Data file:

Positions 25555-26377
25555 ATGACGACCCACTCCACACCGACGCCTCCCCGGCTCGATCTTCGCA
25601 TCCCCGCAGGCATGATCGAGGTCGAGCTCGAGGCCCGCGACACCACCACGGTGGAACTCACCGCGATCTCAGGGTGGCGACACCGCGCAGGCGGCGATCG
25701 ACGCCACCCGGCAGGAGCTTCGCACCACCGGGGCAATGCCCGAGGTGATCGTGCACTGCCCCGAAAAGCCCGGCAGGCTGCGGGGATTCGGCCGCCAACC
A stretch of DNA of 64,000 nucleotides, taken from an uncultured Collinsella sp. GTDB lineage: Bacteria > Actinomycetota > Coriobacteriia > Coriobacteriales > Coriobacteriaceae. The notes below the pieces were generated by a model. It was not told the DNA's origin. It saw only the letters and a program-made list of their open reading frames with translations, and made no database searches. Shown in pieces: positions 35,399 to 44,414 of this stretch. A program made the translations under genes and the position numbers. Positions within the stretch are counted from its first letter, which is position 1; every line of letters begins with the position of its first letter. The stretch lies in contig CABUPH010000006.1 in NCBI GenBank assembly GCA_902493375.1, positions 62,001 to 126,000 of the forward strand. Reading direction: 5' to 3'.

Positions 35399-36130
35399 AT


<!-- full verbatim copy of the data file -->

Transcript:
Positions 25555-26377
25555 ATGACGACCCACTCCACACCGACGCCTCCCCGGCTCGATCTTCGCA
25601 TCCCCGCAGGCATGATCGAGGTCGAGCTCGAGGCCCGCGACACCACCACGGTGGAACTCACCGCGATCTCAGGGTGGCGACACCGCGCAGGCGGCGATCG
25701 ACGCCACCCGGCAGGAGCTTCGCACCACCGGGGCAATGCCCGAGGTGATCGTGCACTGCCCCGAAAAGCCCGGCAGGCTGCGGGGATTCGGCCGCCAACC
A stretch of DNA of 64,000 nucleotides, taken from an uncultured Collinsella sp. GTDB lineage: Bacteria > Actinomycetota > Coriobacteriia > Coriobacteriales > Coriobacteriaceae. The notes below the pieces were generated by a model. It was not told the DNA's origin. It saw only the letters and a program-made list of their open reading frames with translations, and made no database searches. Shown in pieces: positions 35,399 to 44,414 of this stretch. A program made the translations under genes and the position numbers. Positions within the stretch are counted from its first letter, which is position 1; every line of letters begins with the position of its first letter. The stretch lies in contig CABUPH010000006.1 in NCBI GenBank assembly GCA_902493375.1, positions 62,001 to 126,000 of the forward strand. Reading direction: 5' to 3'.

Positions 35399-36130
35399 AT